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Whale skeleton orange polychaete

Leslie H. Harris lhharris at rcf-fs.usc.edu
Wed Mar 15 19:32:17 EST 2000

Geoff & everyone - 

The worm in question is a chrysopetalid, close to Vigtorniella Kisseleva 
1996. I   was lucky enough to run into Craig Smith when we were both at 
MBARI (Monterey Bay Aquarium Research Institute) last year.  He was 
carrying around a vial of the worms, hoping to find someone who could 
identify them, and a copy of the video.  The video footage is incredible. 
The worms attach themselves by a few anterior parapodia to the bones.  (I 
assumed the attached parapodia are the anteriormost but the quality of the 
video wasn't good enough for me to be certain.)  Most of the body is free, 
hanging straight down, & swaying with the current. They are very tightly 
packed together and as a whole really do look just like a shag carpet. 
These worms are fairly large for a chrysopetalid, up to 50 x 5 mm, with 
flacid, fragile bodies.   

The original specimens of Vigtorniella zaikai (Kisseleva) were cultured in 
the lab from pelagic larvae caught in the Black Sea.  The larvae can spend 
an extended time in the plankton due to yolk reserves & limited uptake of 
detritus; they can exist at hydrogen sulfide concentrations of 0.25 ml/liter &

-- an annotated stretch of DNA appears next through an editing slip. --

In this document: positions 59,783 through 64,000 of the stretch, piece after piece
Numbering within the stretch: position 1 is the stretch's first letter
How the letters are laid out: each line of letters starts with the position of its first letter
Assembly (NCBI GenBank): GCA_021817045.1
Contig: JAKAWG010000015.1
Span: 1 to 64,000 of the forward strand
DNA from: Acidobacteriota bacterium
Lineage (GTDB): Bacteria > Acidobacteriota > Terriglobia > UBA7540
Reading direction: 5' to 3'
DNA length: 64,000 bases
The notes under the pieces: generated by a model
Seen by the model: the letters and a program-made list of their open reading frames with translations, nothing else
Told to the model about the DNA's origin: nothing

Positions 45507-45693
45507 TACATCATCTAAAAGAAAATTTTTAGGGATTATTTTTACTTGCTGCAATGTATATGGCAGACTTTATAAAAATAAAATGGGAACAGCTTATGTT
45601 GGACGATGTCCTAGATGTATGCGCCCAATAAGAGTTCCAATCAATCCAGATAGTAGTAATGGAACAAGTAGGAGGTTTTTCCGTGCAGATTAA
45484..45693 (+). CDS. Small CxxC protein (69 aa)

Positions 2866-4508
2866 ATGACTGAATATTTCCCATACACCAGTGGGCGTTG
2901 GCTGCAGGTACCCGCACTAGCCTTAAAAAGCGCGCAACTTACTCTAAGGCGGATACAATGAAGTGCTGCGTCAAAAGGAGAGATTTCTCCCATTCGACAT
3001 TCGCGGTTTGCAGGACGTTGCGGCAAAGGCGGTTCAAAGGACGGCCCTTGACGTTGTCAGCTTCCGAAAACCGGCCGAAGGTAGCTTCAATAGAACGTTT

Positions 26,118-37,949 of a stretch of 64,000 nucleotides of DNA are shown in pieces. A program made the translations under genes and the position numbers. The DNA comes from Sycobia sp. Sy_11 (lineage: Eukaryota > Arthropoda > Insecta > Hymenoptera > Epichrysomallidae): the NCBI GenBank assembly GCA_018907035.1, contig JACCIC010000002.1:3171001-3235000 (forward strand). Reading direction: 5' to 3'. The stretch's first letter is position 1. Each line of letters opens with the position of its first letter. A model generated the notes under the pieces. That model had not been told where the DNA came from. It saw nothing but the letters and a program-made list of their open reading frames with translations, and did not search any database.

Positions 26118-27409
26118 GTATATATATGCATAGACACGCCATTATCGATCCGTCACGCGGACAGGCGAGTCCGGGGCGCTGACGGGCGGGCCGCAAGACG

an oxygen minimum of 0.06 ml/liter. Settled nektochaetes & adults have 
been found at 117-151 m in the oxic-anoxic interface of the Black Sea.  
Settling density is very high, up to 6500-9150 ind/m2 at some depths.  
Sounds like a perfect organism to take advantage of a whale-fall, as the 
bones & surrounding sediment are covered with mats of sulfide bacteria.  
More information on V. zakai can be found at:  


Thomas Dahlgren has been very generous in sharing his notes on 
Vigtorniella & chrysopetalids in general.  I am sending specimens to 
Thomas of both this whale-worm, and a second form also found on a whale-

>Does anyone know what species this quote refers to? 
>It would be interesting to see a photo of these worms in situ.    
>"Smith [Craig R. Smith, U. Hawai'i] and his colleagues are intrigued by the 
>creatures that are attracted to whale corpses. One organism, a big, orange 
>polychaete worm that looks like a furry centipede, can be found in such 
>numbers around whale skeletons that one researcher says it looks like the 
>bones are covered with a orange shag carpet."   

Leslie H. Harris
Collection Manager, 
LACM-Allan Hancock Foundation Polychaete Collection  tel: 213) 763-3234
Los Angeles County Museum of Natural History	fax: 213) 746-2999
900 Exposition Boulevard		       email: lhharris at bcf.usc.edu
Los Angeles, California 90007 U.S.A.

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